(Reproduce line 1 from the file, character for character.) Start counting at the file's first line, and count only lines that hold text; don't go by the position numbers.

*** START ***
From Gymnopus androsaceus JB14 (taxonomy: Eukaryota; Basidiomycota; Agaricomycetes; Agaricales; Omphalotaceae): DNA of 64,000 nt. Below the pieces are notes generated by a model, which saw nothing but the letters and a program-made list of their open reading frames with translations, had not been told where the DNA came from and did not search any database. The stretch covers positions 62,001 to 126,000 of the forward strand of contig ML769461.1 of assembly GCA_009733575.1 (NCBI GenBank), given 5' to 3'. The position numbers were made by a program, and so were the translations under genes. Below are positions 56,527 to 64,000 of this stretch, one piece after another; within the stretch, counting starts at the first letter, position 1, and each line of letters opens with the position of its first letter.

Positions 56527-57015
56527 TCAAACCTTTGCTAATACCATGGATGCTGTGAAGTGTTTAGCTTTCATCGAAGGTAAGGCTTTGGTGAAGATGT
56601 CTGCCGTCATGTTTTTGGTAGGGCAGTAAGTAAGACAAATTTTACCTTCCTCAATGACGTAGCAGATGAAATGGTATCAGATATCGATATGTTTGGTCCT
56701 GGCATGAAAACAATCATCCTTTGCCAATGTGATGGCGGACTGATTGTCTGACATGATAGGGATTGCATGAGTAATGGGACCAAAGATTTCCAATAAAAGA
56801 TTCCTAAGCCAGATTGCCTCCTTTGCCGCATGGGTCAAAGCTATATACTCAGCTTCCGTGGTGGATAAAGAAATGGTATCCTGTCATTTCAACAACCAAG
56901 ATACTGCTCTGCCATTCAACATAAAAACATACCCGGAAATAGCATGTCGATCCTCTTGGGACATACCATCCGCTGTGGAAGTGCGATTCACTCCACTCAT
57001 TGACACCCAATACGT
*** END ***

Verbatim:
From Gymnopus androsaceus JB14 (taxonomy: Eukaryota; Basidiomycota; Agaricomycetes; Agaricales; Omphalotaceae): DNA of 64,000 nt. Below the pieces are notes generated by a model, which saw nothing but the letters and a program-made list of their open reading frames with translations, had not been told where the DNA came from and did not search any database. The stretch covers positions 62,001 to 126,000 of the forward strand of contig ML769461.1 of assembly GCA_009733575.1 (NCBI GenBank), given 5' to 3'. The position numbers were made by a program, and so were the translations under genes. Below are positions 56,527 to 64,000 of this stretch, one piece after another; within the stretch, counting starts at the first letter, position 1, and each line of letters opens with the position of its first letter.